Golf Costa Adeje is well structured as a resort facility. All of the key items are in place from the moment you arrive with customer service front and centre. Turf quality was very good during my time there and while the course is not at the same consistent level as Abama, Buenavista and Real Club de Golf Tenerife, it clearly shows much more character than the base level resort type courses that often constitute resort golf. The terrain has some movement to it so it is far from being just deadly dull. Wind is certainly a factor because of the close proximity to the ocean and the skill level you need to demonstrate is certainly beyond the realm of low level shotmaking. In summary, satisfactory for what the facility seeks to do.
18-hole course by Donald Steele
6,645 Yards / Par-72
72.6 CR / 129 SL
Opened: 1989
Located next door to Golf del Sur - Amarilla has a good layout providing a better range of hole differentiation than others in the area. The issue is about the overall presentation of the product; a bit more detailing could really add to the time here. The course does work towards the water for two par-3 holes - one on each side - that go in opposite directions and require a slight carry. Steele did not overload the course with extras and it would be interesting to see what could be done to upgrade what is there, because the combination of holes near the water and those set back from it can make for a most interesting layout.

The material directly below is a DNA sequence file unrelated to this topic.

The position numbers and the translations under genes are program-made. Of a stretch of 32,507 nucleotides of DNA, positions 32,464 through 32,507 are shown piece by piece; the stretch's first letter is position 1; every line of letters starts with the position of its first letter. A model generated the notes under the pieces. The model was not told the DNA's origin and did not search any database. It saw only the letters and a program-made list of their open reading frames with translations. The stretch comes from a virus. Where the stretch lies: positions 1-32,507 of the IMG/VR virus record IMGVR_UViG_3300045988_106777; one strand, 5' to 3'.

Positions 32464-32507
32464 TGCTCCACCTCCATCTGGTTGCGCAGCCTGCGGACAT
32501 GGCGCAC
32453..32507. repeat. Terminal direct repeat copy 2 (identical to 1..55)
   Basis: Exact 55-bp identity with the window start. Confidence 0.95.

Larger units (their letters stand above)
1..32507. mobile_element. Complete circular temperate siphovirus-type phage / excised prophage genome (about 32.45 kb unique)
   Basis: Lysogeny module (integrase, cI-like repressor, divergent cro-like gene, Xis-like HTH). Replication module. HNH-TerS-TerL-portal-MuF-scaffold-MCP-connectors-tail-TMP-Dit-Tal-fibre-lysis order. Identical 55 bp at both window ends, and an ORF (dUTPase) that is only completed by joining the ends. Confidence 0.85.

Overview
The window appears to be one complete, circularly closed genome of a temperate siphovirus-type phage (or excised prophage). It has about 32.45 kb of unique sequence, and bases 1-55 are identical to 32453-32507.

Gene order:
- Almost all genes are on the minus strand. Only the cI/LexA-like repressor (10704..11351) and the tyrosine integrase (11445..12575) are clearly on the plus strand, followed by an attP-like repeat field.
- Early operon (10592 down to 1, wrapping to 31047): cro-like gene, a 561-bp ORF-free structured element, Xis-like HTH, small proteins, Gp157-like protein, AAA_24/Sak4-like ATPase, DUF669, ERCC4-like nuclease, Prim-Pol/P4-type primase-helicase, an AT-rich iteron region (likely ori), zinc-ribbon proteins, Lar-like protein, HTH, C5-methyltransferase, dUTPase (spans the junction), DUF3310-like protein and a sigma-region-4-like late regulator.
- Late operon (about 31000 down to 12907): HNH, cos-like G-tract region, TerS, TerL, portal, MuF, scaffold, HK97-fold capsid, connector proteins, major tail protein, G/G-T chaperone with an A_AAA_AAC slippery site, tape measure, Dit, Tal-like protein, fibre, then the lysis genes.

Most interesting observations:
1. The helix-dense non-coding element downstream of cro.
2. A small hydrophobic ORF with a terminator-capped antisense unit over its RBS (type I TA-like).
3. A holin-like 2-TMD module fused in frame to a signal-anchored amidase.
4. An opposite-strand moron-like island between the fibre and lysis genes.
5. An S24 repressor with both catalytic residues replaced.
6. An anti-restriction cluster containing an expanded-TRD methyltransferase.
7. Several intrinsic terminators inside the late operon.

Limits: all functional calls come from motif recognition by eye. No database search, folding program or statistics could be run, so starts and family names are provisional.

Golf del Sur
27-holes - North & South designed by Pepe Gancedo.
Links redesigned by Manuel Pinero
North 3,183 yards / Par-36
South 3,265 yards / Par-36
Links 3,120 yards / Par-36
Opened: 1987
Golf del Sur provides a consistent mix with three distinct nines. The terrain is more varied and the shotmaking challenges are within the realm of most golfers. In summary, Golf del Sur is a functional resort satisfying the immediate needs of those on holiday to play the game. However, memorability is not high on the list.
Las Americas
18-holes by John Jacobs 
6,617 Yards / Par-72
72.5 CR / 134 SL
Opened: 1998
The outward nine is the better of the two - better hole variety and superior terrain. There is more than enough width and the challenges are akin to what one would find on the bunny slopes of a ski facility. In simple terms - vanilla golf.  
Generally, the Tenerife golf product is geared towards resort play – that is code speak for fairly basic golf, with postcard views - less concern for stimulating architecture. Abama, Buenavista and Golf Real Club lead the way, but none can tag the words “world class” next to their names. That does not mean to say the golf, at those respective courses, is a yawn. Far from it.
The close proximity to the Atlantic Ocean means varying wind velocities play a meaningful role and often change the nature of a given hole/course from day-to-day. The golf, generally, is more functional than fantastic. Tenerife is a vacation getaway, so it attempts to have a golf connection that serves a broader general need. Golf connoisseurs will likely leave underwhelmed, save for a few moments at the aforementioned courses. There are certainly possibilities for the architecture to be updated and provide a clear distinction beyond what is present now.